As bloggers we all worry to some degree about other people basically pinching our work and passing it off as their own. With the internet being so hard to police and so massive we couldn’t possibly search constantly to make sure our work is not being passed off as someone else’s elsewhere what can we do?
The true answer is not a lot, without some hugely elaborate program that could search down infringements of our copyright we are very limited in protecting our work.
However, we can at least do a few things to demonstrate that we are aware of the possibility of others trying to pass our work off as their own and that we disapprove of this and ask that we are properly recognised as the true owner of the copyright.
One of these things is the ‘Creative Commons License‘ in the sidebar of my blog you will notice that I have the following statement:
This work is licensed under a Creative Commons Attribution-ShareAlike 3.0 Unported License. If you wish to share my work please attribute it as Copyright (c) Sharon Howard http://showard76.wordpress.com/ Thank You
Accompanied by the logo :
The Creative Commons Licence is a free to use tool that helps you to retain the copyright to your work whilst allowing others to share it so long as they give you credit for it:
There is no registration to use the Creative Commons licenses. Licensing a work is as simple as selecting which of the six licenses best meets your goals, and then marking your work in some way so that others know that you have chosen to release the work under the terms of that license.
All Creative Commons licenses have many important features in common. Every license helps creators — we call them licensors if they use our tools — retain copyright while allowing others to copy, distribute, and make some uses of their work — at least non-commercially. Every Creative Commons license also ensures licensors get the credit for their work they deserve. Every Creative Commons license works around the world and lasts as long as applicable copyright lasts (because they are built on copyright). These common features serve as the baseline, on top of which licensors can choose to grant additional permissions when deciding how they want their work to be used.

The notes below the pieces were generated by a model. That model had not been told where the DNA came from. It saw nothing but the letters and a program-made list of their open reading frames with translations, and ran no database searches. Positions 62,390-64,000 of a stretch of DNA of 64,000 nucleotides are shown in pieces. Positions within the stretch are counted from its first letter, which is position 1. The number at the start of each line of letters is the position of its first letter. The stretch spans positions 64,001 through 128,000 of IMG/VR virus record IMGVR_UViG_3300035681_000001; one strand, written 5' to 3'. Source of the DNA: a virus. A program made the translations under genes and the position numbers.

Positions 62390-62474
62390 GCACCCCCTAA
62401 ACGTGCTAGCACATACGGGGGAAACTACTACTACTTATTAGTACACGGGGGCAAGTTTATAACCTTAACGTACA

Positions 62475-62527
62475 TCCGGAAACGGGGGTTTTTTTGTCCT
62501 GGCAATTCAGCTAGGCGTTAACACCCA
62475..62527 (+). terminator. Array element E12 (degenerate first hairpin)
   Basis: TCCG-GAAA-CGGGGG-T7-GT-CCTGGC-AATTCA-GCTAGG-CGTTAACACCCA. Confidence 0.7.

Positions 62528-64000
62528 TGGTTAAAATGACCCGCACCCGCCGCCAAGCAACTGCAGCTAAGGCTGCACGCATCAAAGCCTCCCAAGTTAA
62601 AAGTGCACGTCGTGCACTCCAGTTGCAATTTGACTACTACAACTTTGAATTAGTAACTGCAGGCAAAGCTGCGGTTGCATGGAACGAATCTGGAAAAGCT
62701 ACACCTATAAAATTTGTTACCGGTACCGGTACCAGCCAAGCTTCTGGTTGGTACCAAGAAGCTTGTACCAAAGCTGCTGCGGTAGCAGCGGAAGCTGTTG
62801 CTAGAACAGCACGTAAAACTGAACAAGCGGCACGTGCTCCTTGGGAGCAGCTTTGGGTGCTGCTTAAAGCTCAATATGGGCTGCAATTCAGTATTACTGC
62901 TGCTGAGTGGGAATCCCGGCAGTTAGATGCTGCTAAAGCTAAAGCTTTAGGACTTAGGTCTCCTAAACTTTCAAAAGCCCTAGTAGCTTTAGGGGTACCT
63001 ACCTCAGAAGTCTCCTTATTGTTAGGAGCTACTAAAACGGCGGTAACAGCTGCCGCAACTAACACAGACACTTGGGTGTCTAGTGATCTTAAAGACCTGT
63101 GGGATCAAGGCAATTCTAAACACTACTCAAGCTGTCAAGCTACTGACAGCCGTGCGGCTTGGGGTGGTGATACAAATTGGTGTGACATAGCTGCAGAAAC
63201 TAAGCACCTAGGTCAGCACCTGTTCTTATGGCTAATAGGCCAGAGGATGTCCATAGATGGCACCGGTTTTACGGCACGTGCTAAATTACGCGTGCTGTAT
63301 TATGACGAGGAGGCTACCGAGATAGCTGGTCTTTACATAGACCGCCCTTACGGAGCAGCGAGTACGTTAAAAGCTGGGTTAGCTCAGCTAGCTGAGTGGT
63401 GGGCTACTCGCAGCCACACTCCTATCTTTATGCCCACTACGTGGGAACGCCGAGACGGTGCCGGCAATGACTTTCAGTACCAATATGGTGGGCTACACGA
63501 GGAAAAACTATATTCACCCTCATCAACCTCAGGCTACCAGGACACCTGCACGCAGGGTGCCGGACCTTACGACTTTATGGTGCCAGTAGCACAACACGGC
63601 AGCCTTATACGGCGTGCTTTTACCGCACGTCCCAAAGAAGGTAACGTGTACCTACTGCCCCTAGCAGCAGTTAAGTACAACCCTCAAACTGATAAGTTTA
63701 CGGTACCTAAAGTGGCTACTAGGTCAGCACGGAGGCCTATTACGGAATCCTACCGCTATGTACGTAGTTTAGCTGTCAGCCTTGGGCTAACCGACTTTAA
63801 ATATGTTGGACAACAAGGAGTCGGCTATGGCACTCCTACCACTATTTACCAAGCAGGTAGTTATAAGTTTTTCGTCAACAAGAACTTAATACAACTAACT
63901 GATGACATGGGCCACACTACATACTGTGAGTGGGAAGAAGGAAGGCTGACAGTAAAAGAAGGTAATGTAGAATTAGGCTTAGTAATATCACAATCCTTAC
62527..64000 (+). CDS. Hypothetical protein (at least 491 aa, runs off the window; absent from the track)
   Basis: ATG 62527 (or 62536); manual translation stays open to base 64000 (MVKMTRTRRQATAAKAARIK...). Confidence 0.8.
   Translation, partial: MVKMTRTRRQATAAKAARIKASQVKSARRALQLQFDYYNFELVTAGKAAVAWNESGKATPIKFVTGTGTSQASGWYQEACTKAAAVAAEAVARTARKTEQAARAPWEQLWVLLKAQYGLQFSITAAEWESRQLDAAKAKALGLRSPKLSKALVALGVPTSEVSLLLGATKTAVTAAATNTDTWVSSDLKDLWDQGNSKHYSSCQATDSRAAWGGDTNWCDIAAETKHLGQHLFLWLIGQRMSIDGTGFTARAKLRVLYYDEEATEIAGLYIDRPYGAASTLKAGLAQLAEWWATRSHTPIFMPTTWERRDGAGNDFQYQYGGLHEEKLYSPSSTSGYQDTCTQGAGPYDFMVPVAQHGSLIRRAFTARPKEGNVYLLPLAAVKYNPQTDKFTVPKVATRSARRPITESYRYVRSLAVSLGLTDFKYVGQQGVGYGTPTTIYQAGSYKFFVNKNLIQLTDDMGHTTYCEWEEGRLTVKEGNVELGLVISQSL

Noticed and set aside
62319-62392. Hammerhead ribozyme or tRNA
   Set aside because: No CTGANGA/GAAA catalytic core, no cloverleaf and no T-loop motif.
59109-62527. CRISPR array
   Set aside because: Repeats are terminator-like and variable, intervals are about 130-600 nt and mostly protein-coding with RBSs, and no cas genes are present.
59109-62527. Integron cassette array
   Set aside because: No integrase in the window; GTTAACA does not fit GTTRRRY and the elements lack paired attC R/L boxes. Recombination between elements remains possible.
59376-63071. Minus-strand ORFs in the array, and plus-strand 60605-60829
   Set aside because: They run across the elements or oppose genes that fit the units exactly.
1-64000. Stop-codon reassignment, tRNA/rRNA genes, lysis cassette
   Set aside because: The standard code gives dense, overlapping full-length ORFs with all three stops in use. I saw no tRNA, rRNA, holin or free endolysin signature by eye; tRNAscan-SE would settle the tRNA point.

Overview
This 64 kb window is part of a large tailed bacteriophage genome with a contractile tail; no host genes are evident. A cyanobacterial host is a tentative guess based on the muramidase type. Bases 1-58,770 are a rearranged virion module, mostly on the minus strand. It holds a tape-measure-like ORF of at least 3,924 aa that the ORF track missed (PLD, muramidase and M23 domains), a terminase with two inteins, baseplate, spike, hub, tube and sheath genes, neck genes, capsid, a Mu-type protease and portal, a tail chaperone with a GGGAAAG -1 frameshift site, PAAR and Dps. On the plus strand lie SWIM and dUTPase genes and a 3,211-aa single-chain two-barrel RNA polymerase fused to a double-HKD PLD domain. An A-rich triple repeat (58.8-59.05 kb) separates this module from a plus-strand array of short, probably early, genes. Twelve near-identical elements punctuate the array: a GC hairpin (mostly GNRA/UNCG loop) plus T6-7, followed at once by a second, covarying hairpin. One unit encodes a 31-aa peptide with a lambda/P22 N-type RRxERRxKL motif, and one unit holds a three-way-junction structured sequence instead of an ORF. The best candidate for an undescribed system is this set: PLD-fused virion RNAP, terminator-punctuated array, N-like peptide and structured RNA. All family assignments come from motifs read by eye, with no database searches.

(Source: http://creativecommons.org )
Now of course this doesn’t fully protect your work, and to be honest there is little chance of ever having a 100% risk free way of sharing your work without risking plagiarism, but at least you will feel more comfortable that ‘most’ people will respect this and acknowledge the source – you when sharing your work.
You can go one step further and register with http://myfreecopyright.com/ which goes a bit further in utilising the historical ’poor man’s copyright‘ mechanism of emailing you (rather than posting) a digital imprint of your work to act as a copyright protection. Again this is free to use and you can add the logo to your site to show that you are making a positive effort to protect your copyright.
I hope these things have been helpful to you, there are lots of other similar methods for achieving this same goal if you search google.
Regardless which method you chose to use you still need to bare in mind that sometimes unscrupulous people will still take advantage and plagiarise your work and unless you are Bill Gates you have very little chance of stopping this (I bet even he can’t to be honest!).
The only foolproof way to stop your work being copied is to not publish it anywhere in the first place – but the world would be rather dull if we all did that!
So, go be free, enjoy your writing and blogging and just take this small step to show you respect and value copyright – mark your work as your own and be sure to ALWAYS credit the original authors of any work you use/share!
- The ABC’s of Creative Commons (whiterabbitisme.wordpress.com)
- Data and CC licenses: I’m confused (walt.lishost.org)
- Creative Commons ponders ports and database rights for license update (arstechnica.com)
- The benefits of harnessing Creative Commons-licensed work in your content creation process (us.cision.com)
- How We Think About Creative Commons (commoncraft.com)